Beefy Boxes and Bandwidth Generously Provided by pair Networks
Pathologically Eclectic Rubbish Lister
 
PerlMonks  

Comment on

( #3333=superdoc: print w/ replies, xml ) Need Help??

our is a lexically scoped alias for a global variable. Will create the global if it didn't exist already

This is a little misleading. Global variables are created on first use regardless. And when you say alias I can see what you mean but wouldnt use that term personally. strict complains if it sees a symbol that isn't a fully qualified package variable (aka global) or if it hasn't been declared by my or it doesnt meet a handful of esoteric exceptions (like $_ and $a $b). our is the workaround to tell strict that in a given lexical scope a given symbol defaults to meaning the package variable and not to worry if it hasnt been declared already as a lexical. It means you don't have to fully qualify your globals, which also means that strict can catch your typos. An alternate means to accomplish this goal is to use vars qw(); which I personally prefer.

By default any global variables you create automatically populate the "main" symbol table, %main::. With a package declaration you could change which symbol table you are populating when you declare unqualified variables.

Again this is correct but IMO a little muddled. Unqualified globals (with certain exceptians left aside) are presumed to refer to the package in which they are used. If no package declaration is provided then it defaults to 'main'. To fully qualify something to main you need not write $main::foo but rather $::foo. But again declaration does not directly mean creation or population. It does indirectly as it potentially means "first use" but its the "first use" rule that creates the var and not the declaration. Ie:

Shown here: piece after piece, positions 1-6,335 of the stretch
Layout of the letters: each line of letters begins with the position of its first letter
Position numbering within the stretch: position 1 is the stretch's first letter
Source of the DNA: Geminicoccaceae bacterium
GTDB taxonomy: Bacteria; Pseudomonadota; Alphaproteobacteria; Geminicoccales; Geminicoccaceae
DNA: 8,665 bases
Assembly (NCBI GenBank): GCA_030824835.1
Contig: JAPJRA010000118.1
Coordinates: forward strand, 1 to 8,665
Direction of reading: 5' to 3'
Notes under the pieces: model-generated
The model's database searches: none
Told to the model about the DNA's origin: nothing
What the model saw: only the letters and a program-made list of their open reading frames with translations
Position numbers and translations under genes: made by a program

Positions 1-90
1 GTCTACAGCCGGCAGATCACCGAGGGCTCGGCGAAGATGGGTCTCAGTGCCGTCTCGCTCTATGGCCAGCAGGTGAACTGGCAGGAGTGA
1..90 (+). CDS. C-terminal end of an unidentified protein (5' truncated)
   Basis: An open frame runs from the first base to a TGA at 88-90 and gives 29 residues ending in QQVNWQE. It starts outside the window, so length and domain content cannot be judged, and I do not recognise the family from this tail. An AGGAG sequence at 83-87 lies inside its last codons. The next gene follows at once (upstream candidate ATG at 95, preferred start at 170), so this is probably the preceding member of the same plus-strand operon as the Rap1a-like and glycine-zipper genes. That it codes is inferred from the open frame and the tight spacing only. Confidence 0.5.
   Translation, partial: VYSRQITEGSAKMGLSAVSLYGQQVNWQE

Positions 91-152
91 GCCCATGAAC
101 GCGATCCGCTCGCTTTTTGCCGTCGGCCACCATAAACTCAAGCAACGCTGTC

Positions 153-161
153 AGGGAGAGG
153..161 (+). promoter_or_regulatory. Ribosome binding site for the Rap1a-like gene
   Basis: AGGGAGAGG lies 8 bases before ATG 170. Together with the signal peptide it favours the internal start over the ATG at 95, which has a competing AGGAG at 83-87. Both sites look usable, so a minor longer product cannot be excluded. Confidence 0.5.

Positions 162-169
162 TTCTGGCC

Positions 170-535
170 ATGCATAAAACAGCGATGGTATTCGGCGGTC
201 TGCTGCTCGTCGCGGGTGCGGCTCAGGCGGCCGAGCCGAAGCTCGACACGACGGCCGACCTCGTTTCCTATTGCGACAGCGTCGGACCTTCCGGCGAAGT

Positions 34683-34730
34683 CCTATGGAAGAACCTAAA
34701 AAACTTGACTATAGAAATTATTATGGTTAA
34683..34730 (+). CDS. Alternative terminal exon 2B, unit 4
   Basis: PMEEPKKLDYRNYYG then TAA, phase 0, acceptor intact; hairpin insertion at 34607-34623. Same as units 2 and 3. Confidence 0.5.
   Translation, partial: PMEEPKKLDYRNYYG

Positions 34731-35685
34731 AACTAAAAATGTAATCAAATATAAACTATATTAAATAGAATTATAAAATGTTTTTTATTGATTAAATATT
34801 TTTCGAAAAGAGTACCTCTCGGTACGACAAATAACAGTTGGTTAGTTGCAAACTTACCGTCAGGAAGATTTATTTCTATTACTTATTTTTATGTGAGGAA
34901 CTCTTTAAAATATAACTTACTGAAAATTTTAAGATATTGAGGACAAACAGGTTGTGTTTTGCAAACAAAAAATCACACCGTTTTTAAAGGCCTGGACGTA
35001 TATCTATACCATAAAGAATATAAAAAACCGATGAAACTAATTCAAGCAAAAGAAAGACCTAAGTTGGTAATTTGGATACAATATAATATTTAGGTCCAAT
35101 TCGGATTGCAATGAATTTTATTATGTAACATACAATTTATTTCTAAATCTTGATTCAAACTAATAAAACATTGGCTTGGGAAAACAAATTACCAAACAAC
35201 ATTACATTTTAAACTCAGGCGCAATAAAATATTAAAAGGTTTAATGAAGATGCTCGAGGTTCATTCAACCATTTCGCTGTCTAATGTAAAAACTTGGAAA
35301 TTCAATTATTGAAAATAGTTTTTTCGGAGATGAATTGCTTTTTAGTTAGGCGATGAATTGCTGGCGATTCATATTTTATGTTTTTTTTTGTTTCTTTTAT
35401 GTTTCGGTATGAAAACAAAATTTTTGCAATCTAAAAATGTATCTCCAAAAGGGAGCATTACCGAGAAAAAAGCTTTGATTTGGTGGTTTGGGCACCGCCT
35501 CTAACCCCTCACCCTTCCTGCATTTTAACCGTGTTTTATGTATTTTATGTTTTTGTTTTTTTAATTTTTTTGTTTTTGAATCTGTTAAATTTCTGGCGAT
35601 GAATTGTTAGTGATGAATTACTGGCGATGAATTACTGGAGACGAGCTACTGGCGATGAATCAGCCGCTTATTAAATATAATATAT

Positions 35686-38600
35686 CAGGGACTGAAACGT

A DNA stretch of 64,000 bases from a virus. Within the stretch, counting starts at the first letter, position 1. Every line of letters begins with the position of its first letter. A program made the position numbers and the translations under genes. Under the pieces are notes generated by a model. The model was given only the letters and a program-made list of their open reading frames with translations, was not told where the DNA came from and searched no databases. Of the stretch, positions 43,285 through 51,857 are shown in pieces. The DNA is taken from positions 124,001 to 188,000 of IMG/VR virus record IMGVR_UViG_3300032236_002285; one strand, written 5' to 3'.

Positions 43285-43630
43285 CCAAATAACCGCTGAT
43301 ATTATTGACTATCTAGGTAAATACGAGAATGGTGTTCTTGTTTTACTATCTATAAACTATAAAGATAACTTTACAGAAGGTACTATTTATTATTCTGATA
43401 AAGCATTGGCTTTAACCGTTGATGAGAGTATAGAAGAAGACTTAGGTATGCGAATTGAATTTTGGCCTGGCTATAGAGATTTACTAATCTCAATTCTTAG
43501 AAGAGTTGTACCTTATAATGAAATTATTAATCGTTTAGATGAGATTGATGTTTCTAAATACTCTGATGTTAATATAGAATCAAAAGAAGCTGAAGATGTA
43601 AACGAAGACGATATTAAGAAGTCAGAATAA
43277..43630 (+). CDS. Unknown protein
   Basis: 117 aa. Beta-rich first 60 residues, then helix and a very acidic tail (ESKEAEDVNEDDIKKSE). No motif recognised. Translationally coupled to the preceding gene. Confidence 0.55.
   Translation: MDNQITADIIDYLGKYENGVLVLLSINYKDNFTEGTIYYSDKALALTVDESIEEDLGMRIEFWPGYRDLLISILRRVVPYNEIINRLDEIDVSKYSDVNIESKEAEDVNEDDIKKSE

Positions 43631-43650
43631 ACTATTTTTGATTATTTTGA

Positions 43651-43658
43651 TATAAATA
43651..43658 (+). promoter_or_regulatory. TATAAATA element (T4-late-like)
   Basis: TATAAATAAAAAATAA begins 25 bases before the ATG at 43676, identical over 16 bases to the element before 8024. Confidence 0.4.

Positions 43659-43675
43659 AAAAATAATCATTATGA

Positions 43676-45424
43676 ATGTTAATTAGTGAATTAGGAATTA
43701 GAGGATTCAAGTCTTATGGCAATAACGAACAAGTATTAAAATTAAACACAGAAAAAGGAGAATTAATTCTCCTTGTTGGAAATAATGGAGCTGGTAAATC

package Foo; use strict; use vars qw/$DEBUG/; our $DEBUG; $Foo::DEBUG=1;

neither "declaration" is necessary in this case at all.

Personally I like to think of it this way: "our and use vars advise strict not to complain about unqualified globals.", "my declares a new lexical variable" and "local creates a new dynamic scope for a variable"


---
demerphq



In reply to Re: Re: Perl keywords for declaring variables: my, our and local??? by demerphq
in thread Perl keywords for declaring variables: my, our and local??? by jira0004

Title:
Use:  <p> text here (a paragraph) </p>
and:  <code> code here </code>
to format your post; it's "PerlMonks-approved HTML":



  • Posts are HTML formatted. Put <p> </p> tags around your paragraphs. Put <code> </code> tags around your code and data!
  • Read Where should I post X? if you're not absolutely sure you're posting in the right place.
  • Please read these before you post! —
  • Posts may use any of the Perl Monks Approved HTML tags:
    a, abbr, b, big, blockquote, br, caption, center, col, colgroup, dd, del, div, dl, dt, em, font, h1, h2, h3, h4, h5, h6, hr, i, ins, li, ol, p, pre, readmore, small, span, spoiler, strike, strong, sub, sup, table, tbody, td, tfoot, th, thead, tr, tt, u, ul, wbr
  • Outside of code tags, you may need to use entities for some characters:
            For:     Use:
    & &amp;
    < &lt;
    > &gt;
    [ &#91;
    ] &#93;
  • Link using PerlMonks shortcuts! What shortcuts can I use for linking?
  • See Writeup Formatting Tips and other pages linked from there for more info.
  • Log In?
    Username:
    Password:

    What's my password?
    Create A New User
    Chatterbox?
    and the web crawler heard nothing...

    How do I use this? | Other CB clients
    Other Users?
    Others drinking their drinks and smoking their pipes about the Monastery: (11)
    As of 2014-09-18 19:19 GMT
    Sections?
    Information?
    Find Nodes?
    Leftovers?
      Voting Booth?

      How do you remember the number of days in each month?











      Results (121 votes), past polls